Essentially, for about a month, I will be experimenting with the realities of living in Bangkok without that annoying thing called work. Being a college professor has its perks. So this isn't a realistic evaluation of work and living in one of the most dynamic and complex mega-cities in the world. Think of these posts as documenting a practice session, Spring Training so to speak. I've rented an apartment through local connections. I'm eating locally. I'm hanging out with local people. In fact, I've been privileged to go out to places that only Thais go to. Like underground after hour places that can go until MORNING. More on what I would perceive as daily life later. Let's look at generalities.
How do Thais spend their days. Because of the demonic heat, things often happen late at night. If you were to get up at 6 AM, you will find the streets to be deserted. The only thing open at 5 in the morning was the McDonalds. Lunch does happen, but more often people will eat small meals. Between 6AM and 10AM, it's a dead zone. The Nine Mall doesn't seem to get active until well after 12:00 noon. Things get interesting after sundown. If the sun is out, and the humidity is high, it can be miserable. People park their cars with the windshield wipers up, because the rubber might melt to the windshield. The weather often governs the housing decisions.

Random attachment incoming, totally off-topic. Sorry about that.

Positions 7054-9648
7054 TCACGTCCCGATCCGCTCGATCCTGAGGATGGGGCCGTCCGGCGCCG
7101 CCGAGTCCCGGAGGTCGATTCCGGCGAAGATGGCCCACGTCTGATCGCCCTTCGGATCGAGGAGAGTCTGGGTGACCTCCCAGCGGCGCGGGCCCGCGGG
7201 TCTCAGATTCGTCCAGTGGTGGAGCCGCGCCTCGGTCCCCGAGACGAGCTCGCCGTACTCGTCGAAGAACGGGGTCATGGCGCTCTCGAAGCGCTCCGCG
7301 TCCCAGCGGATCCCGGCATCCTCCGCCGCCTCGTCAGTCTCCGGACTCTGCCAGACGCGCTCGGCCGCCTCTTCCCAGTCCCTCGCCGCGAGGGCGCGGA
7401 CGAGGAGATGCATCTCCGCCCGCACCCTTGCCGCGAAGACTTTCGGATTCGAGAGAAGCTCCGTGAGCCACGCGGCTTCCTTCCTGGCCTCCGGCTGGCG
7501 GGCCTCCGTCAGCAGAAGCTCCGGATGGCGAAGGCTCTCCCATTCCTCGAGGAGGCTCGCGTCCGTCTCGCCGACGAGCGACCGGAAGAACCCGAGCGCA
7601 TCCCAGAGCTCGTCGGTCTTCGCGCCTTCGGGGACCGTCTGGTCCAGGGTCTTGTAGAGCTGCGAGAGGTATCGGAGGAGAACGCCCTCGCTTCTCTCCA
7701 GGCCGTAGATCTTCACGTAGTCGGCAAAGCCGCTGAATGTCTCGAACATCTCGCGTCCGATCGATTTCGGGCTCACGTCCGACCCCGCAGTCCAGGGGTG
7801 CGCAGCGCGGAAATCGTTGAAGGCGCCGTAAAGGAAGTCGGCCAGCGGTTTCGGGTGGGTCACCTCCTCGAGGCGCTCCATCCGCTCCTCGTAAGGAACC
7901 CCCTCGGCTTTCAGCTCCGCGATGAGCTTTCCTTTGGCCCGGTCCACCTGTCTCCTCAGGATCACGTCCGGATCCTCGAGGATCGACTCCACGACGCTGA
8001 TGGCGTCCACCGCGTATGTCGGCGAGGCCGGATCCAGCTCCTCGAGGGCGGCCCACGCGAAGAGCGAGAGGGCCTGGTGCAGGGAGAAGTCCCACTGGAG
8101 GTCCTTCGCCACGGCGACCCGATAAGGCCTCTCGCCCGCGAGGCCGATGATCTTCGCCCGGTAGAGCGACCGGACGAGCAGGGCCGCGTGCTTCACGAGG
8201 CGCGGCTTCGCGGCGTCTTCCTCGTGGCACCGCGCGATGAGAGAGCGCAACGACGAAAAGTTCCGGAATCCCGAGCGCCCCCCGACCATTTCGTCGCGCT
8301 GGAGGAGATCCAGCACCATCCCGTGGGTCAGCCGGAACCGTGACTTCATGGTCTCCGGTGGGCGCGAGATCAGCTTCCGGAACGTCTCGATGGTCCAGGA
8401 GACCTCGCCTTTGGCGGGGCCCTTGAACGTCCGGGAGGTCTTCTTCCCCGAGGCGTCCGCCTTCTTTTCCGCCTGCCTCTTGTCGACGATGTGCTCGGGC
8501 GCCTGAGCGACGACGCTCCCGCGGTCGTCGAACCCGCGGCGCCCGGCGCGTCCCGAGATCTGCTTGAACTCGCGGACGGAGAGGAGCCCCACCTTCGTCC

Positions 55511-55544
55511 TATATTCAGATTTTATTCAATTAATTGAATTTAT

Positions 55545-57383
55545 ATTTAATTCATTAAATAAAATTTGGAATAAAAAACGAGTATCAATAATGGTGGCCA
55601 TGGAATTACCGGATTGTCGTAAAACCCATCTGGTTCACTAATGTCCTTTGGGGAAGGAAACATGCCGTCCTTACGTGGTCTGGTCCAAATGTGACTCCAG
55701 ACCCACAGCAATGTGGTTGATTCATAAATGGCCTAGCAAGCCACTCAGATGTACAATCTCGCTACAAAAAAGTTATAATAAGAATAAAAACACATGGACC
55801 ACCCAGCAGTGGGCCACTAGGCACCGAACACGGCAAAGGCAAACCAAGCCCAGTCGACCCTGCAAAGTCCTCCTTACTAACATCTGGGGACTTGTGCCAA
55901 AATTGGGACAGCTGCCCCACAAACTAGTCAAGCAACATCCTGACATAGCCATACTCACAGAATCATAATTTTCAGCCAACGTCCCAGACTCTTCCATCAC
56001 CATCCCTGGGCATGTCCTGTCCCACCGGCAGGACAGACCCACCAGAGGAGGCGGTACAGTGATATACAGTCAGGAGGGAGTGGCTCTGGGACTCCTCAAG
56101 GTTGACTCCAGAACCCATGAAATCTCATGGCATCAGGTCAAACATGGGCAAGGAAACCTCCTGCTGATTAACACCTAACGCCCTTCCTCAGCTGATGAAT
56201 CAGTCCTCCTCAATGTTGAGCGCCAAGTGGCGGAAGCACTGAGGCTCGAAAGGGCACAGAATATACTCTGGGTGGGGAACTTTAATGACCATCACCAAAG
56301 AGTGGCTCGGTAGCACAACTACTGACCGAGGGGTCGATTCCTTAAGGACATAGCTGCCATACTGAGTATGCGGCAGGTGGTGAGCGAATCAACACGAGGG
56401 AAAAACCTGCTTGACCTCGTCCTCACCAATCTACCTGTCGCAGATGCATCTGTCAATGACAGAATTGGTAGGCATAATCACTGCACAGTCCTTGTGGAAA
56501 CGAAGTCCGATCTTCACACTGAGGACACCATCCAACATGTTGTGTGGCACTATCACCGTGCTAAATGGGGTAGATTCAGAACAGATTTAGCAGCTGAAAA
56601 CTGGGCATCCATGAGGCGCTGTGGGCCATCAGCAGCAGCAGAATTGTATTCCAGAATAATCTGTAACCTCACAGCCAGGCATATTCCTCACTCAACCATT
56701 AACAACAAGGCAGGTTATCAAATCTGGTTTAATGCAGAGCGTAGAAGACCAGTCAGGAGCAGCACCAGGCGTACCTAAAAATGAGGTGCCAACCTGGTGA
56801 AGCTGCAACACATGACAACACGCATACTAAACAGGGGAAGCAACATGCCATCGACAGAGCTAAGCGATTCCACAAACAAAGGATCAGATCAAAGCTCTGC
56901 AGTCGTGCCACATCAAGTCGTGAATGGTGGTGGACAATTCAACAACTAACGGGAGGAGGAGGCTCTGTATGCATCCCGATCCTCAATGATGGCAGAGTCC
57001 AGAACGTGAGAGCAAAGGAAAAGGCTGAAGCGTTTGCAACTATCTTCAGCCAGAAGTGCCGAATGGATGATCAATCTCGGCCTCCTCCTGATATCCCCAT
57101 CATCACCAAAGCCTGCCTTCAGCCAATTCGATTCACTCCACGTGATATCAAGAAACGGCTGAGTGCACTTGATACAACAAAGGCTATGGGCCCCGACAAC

Looking out of the apartment complex, you can tell the diversity of housing here. It's a mix. The tourism traps of Thailand: that's a separate world. No one lives in hotels in LA except celebrities. No one lives in hotels in Bangkok, except tourists. There are a few hotels that sort of straddle the spectrum, but for the most part, people live in apartments, condos, townhouses and stand alone homes. Again comes the question. Can you move here? If you just get on an airplane and drop yourself off here, it could happen, but there would be difficulties. Could I possibly move here? Sure. Why would I? If California collapses, I might end up here. I have connections and resources developed over the years. Much of these connections were developed through the charity work done through the Tsunami Children Foundation. That had allowed me a window into the Thai world. The weather seems to govern how people live. New York invokes a particular type of lifestyle. Los Angeles also invokes a particular lifestyle. Bangkok does the same. It governs choices in terms of housing. The key terms that you should remember is air conditioning.